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2017's Best and Worst Cities for Gamers

2017's Best and Worst Cities for Gamers

Posted by Sang Ho at Jun 21, 2017 09:10 AM |

Colin Milburn was featured in WalletHub's recent piece about the best and worst cities for gamers.

Read More…

2017-18 Science and Technology Studies Temporary Lecturers

Posted by Sang Ho at Apr 24, 2017 12:30 PM |



The Program in Science & Technology Studies wishes to hire part-time lecturers. Please check our website to see the range of courses we offer.


Ph.D., college and university teaching experience preferred with demonstrated effective teaching. Candidate must be eligible to work in USA.


Commensurate with training and experience. 

Dates Available:

Fall Quarter 2017: September 27 through December 15, 2017
Winter Quarter 2018: January 8 through March 23, 2018
Spring Quarter 2018: April 2 through June 14, 2018 


 May 7, 2017, or until position is filled.

Apply to:

 Please apply on-line at: 


DEC 3rd - Outsourcing Religion CSIS Event

DEC 3rd - Outsourcing Religion CSIS Event

Posted by Joshua Weiss at Nov 30, 2015 01:06 PM |

Thursday, December 3, 2015 : 9:00A.M. - 5:00P.M.

UC Davis, King Hall, Rm. 2100A


Studies of religion and religious texts have played a formative 

role in the development of digital scholarship. Early projects 

in the digital humanities including the work of Jesuit priest 

Roberto Busa and Reverend John Ellison pioneered in 

computational methods originally designed to organize, 

process, and evaluate religious text. This interdisciplinary 

workshop will explore this alternative history of the digital 

humanities while also charting potential futures for religious 

studies scholarship. Bringing together scholars from across 

the humanities and social sciences, we will address the ways 

that the study of religion might use digital tools to compile 

and analyze new data sets, help inform ongoing conversations 

about the ethics of open access publishing and the circulation 

of digital information, and effectively contribute to a world of 

rapidly changing scholarship.



David Biale, UC Davis

Heidi Campbell, Texas A&M

Brian Hochman, Georgetown University

Pauline Hope Cheong, Arizona State University

Allison Fish, Indiana University

Steven Jones, Loyola University, Chicago

Flagg Miller, UC Davis

Behnam Sadeghi, Stanford University

Nazmus Saquib, MIT

Eric Schmidt, UC Press

Daniel Schwartz, Texas A&M

Mairaj Syed, UC Davis

Andrew Ventimiglia, UC Davis


Registration & additional info:

UPDATED List of Mellon Sawyer Surveillance Democracies Speakers

UPDATED List of Mellon Sawyer Surveillance Democracies Speakers

Posted by Joshua Weiss at Nov 16, 2015 08:10 PM |


Updated list of upcoming Mellon Sawyer Surveillance Democracies Speakers!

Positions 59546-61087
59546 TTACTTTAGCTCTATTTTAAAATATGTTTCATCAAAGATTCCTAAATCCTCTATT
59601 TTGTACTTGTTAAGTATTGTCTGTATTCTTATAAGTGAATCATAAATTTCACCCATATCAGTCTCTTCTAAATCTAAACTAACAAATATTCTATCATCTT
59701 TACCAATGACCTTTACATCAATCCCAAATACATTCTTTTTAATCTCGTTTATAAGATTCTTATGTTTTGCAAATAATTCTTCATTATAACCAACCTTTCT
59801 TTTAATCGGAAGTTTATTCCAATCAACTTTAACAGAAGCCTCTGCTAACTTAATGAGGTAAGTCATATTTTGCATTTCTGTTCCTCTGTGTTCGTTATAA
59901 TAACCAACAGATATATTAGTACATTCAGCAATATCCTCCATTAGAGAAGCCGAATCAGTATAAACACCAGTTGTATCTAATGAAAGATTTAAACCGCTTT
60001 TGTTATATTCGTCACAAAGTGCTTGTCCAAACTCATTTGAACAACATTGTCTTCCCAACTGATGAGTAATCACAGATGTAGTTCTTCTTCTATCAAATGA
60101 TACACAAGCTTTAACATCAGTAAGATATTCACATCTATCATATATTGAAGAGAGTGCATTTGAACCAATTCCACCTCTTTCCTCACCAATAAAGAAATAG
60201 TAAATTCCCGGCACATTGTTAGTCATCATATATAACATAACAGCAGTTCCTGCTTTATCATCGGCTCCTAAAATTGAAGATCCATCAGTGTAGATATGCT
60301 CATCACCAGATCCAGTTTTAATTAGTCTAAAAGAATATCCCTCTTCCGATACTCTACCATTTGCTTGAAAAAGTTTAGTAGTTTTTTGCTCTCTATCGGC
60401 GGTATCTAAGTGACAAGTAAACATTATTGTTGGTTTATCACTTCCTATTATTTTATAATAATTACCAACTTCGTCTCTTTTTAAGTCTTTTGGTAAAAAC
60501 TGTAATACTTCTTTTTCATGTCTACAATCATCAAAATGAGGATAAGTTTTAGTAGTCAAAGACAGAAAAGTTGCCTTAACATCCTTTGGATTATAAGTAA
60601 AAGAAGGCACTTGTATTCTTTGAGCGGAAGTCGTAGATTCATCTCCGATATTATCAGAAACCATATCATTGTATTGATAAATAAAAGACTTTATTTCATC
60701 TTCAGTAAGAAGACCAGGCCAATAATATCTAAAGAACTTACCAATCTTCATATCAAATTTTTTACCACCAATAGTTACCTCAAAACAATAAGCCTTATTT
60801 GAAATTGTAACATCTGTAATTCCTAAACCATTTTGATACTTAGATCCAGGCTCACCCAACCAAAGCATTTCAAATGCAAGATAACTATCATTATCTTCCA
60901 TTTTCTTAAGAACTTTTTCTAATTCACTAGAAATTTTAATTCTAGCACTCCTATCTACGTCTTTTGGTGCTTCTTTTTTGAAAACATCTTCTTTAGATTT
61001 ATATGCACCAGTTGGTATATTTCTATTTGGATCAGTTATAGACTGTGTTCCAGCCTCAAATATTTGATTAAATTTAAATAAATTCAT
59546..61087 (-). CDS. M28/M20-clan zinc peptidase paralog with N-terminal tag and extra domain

(Click image to expand/make legible) 



CSIS Event: Alien Jurisprudence - An Experiment in Invention

Posted by Joshua Weiss at Sep 29, 2015 12:31 PM |


Alien Jurisprudence: An Experiment in Invention

Mario Biagioli, Alain Pottage, and Alexandra Lippman have put together an amazing event with CSIS!

Space is limited -  Please contact Alexandra if you are interested in attending! 

Information below and at the following link:




"Recent decisions of the US Supreme Court have revealed the persistence of an ambiguity in the definition of invention. In a series of high-profile cases concerning the patentability of business models, genes, abstract methods, and digital communication technologies, the Court has returned to a number of foundational questions: what is the difference between discovery and invention?; why are abstract ideas not patentable, and what makes an idea concrete rather than abstract?; what is the relation between inventive ideas and their material embodiments? The terms in which these questions are posed have hardly changed since the formation of the modern patent regime. The object of our workshop is to literally bring new perspectives to bear on these fundamental questions by eliciting non-legal jurisprudences of legal texts from patent law -- readings of canonical cases by scholars who are not specialists of patent law -- and bring them into conversations with patent scholars.  For this exercise, we focus on two recent additions to the canon of patent jurisprudence: Myriad and Bilski – the first about gene patenting and the second about the patentability of methods."

Debbora Battaglia (Mt Holyoke College)
Marianne Constable (Berkeley)
Stephanie Dick (Harvard)
Rochelle Dreyfuss (NYU)
Peter Galison (Harvard)
Hannah Landecker (UCLA)
Peter Lee (UC Davis)
Tim Lenoir (UC Davis)
Vincent Lepinay (Sciences-Po, Paris)
Helene Mialet (York)
Andrew Pickering (Exeter)
Kriss Ravetto-Biagioli (UC Davis)
Kim Stanley Robinson (Mars Trilogy)
Michael Szalay (UC Irvine)

Organizers:  Mario Biagioli (UC Davis) and Alain Pottage (LSE), in collaboration with Alexandra Lippman (UC Davis)

Colin Milburn Awarded 2015 Mellon New Directions Fellowship

Colin Milburn Awarded 2015 Mellon New Directions Fellowship

Posted by Andrew Ventimiglia at May 26, 2015 08:50 PM |

Colin Milburn, the Gary Snyder Chair in Science and the Humanities and professor of English, Science and Technology Studies, and Cinema and Digital Media, has been awarded a 2015 New Directions Fellowship from the Andrew W. Mellon Foundation to become a truly multidisciplinary digital humanist by learning how to code. Read more here.